Before I go into my big treat of the evening, I wanted to talk about something that I haven’t talked about in quite some time: Books. Specifically, comic books. After watching American Splendor, I found myself wanting to read comic books, or to be more to the point, comic books that had kind of an edge to them. I seem to have discovered Preacher and Sandman, and though I have not dove into Sandman just yet, Preacher is right up my alley. I’m not surprised to hear that it is in development to be turned into a movie (much like author Garth Ennis’ other project, Hellblazer/Constantine), as it’s an engrossing story that sucks me as I go issue by issue. I’m only halfway through, and I love it. Can’t wait to start reading Sandman. But Sandman’s hard to get a hold of unless you have an awesome library and/or a cheap bookstore that offers graphic novels. I have neither. I did purchase American Gods by Neil Gaiman (the author of Sandman) and Dirty White Boys by Stephen Hunter. The latter’s opening sentence is flattening and was more than enough to convince me to purchase it at the $4.00 pricetag: “Three men at McAlester State Penitentiary had larger penises than Lamar Pye, but all were black and therefore, by Lamar’s own figuring, hardly human at all.” That’s insane, and insanely racist at the same time. I think this book is going to be a bad trip.
And now, for the meat and potatoes, I’ve decided that at least until Lost and Desperate Housewives make their return, I should occupy myself with something. But with a lack of really good TV around, I’ve decided to do something drastic:
I’m going to leap zones.
Yeah, that’s right, I said it. Leap zones.
From TV to Wrestling, I present you my first zone leap, as I review the match between Bret Hart and Steve Austin, a street fight from the April 21st Raw which had Austin as the ambulance driver.
WWF Raw Is War
The video clip of this includes a “Moments Ago…” where Steve gets in the face of Vince McMahon, at the time still at the announce table and not letting people kiss his bare ass. Austin is breathing heavily in the corner, waiting for Bret Hart to make his appearance. If I remember correctly, this is almost a month or so after Wrestlemania 13 and their legendary I Quit match. Bret’s music hits and Austin is pumped. Bret stalls long enough for Owen and Bulldog to hit the ring, beating the hell out of Austin until Shawn Michaels comes from the crowd and decks Owen and Bulldog with a chair (is this during his Commissioner days?). Bulldog does a very limited sell of a couple of chairshots, but the point is Bret Hart’s in the ring alone with a beaten Austin. Bret drops a leg and then pummels Austin in the corner, then brings him into the center of the ring to pummel some more. Bret nails a piledriver and is still getting some decent heat as he brings in a chair, looking to Pillmanize Austin’s ankle but the stomp from the top misses. Austin grabs the chair and goes to work on the right leg of Bret, getting some good face heat as Bret gets a mudhole stomped and whatnot. Austin hits the left leg this time, and Bret signals to his right as if to convey that that’s the one Austin WAS working on, so Austin just decides to mimic a Garvin Stomp with a chair. Bret retreats to the corner and flips off Austin, and continues to get chair shots to the leg and then catches a nasty one to the shoulder. Austin slaps on the Sharpshooter, flipping off Bret (and Bret returns the bird in a nice moment) as Austin locks it on tight. The referees swarm the ring, trying to stop the match for some reason, and the Sharpshooter remains on a LONGGGGGGGGGGGGGGGGGG time, as the referees and Pat Patterson and so on continue to try and relinquish the hold. Finally, after just over two minutes, Austin is finally yanked off, and here comes the EMT to take Bret away and such. In this video clip the famous ambulance scene is not shown, however. No contest in a street fight? Bollocks. Pretty good sports entertainment until you hit the Eternal Sharpshooter. Wish I would’ve seen the ambulance part.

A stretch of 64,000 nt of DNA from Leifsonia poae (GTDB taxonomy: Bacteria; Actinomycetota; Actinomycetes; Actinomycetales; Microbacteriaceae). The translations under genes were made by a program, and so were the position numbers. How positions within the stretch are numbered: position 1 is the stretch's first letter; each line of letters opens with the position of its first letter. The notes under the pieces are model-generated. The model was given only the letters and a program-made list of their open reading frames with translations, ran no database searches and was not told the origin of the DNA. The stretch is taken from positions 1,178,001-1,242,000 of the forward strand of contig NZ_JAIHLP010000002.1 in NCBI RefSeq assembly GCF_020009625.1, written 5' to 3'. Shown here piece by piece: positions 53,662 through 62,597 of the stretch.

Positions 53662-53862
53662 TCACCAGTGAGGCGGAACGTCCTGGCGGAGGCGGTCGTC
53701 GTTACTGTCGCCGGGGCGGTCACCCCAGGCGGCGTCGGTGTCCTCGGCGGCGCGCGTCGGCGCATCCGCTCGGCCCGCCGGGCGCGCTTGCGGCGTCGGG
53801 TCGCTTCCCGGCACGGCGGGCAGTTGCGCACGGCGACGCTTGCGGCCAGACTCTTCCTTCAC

Anyway, that’s all I got this week. Enjoy the fact that I got this up early and get used to it, because I feel good when I get it in early. And when I feel good? Look out.
Whatever that means. Keep on truckin’, kids.